Thursday, June 28, 2012

Blog Tour & Giveaway: BIG SKY COUNTRY by Linda Lael Miller


Joslyn put the mugs down on the table, nearly spilling their contents, and forced herself to meet Kendra’s eyes.
“But you still think I shouldn’t have come here,” she said, her voice small and uncommonly shaky.

Kendra reached out and touched Joslyn’s arm. “Most folks around here understand that you didn’t have anything to do with the scam,” she said. “For pity’s sake, you were just a kid. But some are still carrying a grudge. They might say things, do things—“

Joslyn closed her eyes tightly for a moment, then resolutely opened them again. Nodded her understanding.
She was doing what she knew she had to do, even if she couldn’t precisely explain the reasons, but one thing was definite: it wasn’t going to be easy.
Guest Blog: Using personal stories in writing: do or don’t?

Thanks to BookTrib and Media Muscle I have a paperback copy of Big Sky Country to giveaway. To enter: Leave your email in the Rafflecopterwidget below. 

Guest Blog: Using personal stories in writing: do or don’t?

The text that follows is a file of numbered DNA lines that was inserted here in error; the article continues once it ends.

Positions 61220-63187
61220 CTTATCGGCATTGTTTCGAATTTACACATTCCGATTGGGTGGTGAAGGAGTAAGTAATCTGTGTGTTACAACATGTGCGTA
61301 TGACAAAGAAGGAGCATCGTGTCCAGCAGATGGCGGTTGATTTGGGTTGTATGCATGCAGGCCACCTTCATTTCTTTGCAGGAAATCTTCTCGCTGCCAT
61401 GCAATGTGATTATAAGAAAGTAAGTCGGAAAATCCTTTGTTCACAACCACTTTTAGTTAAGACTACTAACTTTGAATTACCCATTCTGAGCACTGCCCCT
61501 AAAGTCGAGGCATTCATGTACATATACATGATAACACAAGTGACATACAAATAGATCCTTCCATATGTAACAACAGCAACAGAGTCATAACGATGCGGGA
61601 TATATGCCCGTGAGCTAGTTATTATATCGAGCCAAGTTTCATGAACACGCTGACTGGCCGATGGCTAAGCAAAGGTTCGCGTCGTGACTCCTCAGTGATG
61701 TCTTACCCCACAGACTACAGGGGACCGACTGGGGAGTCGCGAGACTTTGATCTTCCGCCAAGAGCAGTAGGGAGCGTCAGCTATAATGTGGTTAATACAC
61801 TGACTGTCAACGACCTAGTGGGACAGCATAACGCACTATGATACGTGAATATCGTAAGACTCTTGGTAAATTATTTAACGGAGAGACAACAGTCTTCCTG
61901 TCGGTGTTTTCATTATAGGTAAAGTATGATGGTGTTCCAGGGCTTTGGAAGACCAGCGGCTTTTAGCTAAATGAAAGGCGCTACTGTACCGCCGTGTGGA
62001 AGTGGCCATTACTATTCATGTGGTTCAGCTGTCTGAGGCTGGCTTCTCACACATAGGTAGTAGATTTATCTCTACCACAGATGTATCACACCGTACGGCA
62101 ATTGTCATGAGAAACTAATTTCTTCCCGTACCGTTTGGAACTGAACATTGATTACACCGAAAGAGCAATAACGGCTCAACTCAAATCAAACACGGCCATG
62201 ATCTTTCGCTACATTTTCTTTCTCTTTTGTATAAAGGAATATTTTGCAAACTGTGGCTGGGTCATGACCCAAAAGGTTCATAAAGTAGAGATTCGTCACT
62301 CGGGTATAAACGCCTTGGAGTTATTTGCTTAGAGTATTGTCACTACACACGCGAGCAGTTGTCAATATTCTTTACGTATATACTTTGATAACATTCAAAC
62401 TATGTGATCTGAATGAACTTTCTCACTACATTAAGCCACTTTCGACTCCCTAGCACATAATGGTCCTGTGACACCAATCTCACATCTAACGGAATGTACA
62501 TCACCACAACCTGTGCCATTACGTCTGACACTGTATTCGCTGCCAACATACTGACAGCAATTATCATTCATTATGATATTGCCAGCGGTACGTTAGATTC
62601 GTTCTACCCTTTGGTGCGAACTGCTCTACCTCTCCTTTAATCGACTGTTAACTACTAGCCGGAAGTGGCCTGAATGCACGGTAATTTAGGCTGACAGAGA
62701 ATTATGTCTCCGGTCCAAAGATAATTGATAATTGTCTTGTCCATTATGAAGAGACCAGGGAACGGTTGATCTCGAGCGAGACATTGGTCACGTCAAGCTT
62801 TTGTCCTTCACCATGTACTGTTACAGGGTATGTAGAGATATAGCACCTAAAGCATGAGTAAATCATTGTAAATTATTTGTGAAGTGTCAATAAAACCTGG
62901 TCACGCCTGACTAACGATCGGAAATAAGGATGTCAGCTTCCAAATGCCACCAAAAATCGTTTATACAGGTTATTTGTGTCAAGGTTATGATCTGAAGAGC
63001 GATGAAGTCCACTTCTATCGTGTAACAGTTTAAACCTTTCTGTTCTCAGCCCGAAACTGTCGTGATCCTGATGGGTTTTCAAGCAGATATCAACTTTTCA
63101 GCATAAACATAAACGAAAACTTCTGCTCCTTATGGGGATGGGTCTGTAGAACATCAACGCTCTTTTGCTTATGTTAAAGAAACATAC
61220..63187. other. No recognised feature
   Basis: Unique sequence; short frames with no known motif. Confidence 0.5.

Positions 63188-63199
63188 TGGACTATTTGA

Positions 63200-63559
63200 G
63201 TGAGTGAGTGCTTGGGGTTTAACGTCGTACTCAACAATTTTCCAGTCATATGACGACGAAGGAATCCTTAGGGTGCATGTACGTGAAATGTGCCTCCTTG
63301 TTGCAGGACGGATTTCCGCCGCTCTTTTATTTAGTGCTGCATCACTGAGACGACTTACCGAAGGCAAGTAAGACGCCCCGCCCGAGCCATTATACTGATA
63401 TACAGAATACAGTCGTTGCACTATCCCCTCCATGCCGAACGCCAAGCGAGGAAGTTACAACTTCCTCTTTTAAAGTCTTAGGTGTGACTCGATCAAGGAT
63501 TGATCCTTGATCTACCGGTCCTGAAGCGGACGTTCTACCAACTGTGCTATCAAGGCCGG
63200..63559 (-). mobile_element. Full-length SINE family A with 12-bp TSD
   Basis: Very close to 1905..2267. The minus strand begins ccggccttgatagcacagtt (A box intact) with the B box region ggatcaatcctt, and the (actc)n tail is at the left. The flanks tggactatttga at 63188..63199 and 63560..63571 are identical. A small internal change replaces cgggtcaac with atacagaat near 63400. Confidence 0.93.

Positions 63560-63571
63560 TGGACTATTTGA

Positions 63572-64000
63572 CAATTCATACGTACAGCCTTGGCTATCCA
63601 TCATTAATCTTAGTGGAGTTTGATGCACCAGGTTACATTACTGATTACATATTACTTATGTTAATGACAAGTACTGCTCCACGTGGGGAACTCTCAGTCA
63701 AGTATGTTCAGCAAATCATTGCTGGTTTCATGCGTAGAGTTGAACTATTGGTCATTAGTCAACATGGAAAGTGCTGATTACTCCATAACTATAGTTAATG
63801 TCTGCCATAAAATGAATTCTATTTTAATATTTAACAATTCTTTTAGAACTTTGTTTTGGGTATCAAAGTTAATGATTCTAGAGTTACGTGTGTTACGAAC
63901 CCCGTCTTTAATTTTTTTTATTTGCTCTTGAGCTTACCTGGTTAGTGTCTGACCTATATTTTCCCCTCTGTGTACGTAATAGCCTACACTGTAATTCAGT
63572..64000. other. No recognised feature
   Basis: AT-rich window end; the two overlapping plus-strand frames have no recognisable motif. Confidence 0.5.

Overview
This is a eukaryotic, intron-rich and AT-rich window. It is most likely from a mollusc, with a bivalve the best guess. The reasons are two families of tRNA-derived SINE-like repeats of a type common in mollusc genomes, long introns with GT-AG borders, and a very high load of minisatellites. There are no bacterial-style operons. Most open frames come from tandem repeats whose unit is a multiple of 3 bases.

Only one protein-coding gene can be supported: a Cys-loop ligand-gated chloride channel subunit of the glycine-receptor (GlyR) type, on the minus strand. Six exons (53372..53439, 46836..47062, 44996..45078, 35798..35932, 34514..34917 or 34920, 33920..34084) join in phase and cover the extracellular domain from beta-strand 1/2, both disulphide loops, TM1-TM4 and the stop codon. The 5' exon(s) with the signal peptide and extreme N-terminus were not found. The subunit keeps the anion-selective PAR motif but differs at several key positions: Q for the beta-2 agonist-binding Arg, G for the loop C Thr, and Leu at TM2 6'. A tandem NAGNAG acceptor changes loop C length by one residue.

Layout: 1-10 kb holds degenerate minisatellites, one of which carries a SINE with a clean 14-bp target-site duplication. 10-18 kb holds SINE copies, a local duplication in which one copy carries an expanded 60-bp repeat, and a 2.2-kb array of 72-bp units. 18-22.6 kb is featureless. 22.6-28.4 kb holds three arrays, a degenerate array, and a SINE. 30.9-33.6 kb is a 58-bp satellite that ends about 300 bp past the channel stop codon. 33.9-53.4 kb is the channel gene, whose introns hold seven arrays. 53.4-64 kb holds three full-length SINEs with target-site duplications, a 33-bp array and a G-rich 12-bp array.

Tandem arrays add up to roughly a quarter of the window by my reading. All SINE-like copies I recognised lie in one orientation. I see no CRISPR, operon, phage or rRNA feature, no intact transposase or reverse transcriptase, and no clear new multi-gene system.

Yes, I use personal stories in writing, but they’re usually heavily disguised or simply a jumping-off point for working out the plot.  For example, my dad told me lots of stories about his youth, and many of them served to inspire story ideas—especially the ones about old-time ranchers and the rodeo circuit.  A particular favorite concerned one of his employers, a bachelor farmer whose hay crop was ruined by a sudden hard rain, with some hail mixed in for good measure.  This man was outside his cabin when Dad saw him from a wisely-chosen hiding place nearby, stark naked except for work boots and socks, shaking his fist at the heavens and challenging God to “come down and fight, you so-and-so.” Modified, this became the opening scene in my historical romance, “Memory’s Embrace”, in which the hero is arguing with God.  In Keith Corbin’s case, though, his anger was tied in with a deep spiritual belief, since he was a minister.  Another favorite came from my mother, who was raised in Choteau, Montana.  It seems there was an elderly bar-fly who rode his horse to town every day of his life and tied him up in front of the saloon.  The old man eventually died, but the horse came to town anyway, for days on end, and stood there patiently waiting.  I used that one, too, in “The Man from Stone Creek”.  Any writings about story-telling and its effect on my writing would be incomplete without the fabulous tales my honorary grandmother, Florence Wiley, told about her childhood outside of Coffeyville, Kansas.  She actually remembered hearing the shots the day the Dalton brothers tried to rob the bank in town.  Later, the dead outlaws were strapped to boards and displayed along main street, to show the wages of sin is death.  Fortunately, grandma’s parents were forward-thinking people for their time and didn’t take the kids in from the farm to see the grim exhibition, but plenty of others did.  On another occasion, a man rode up to the gate and stood talking with Grandma’s pa, who was working in the field.   The man slept in the family barn that night, and his name was Jesse James.

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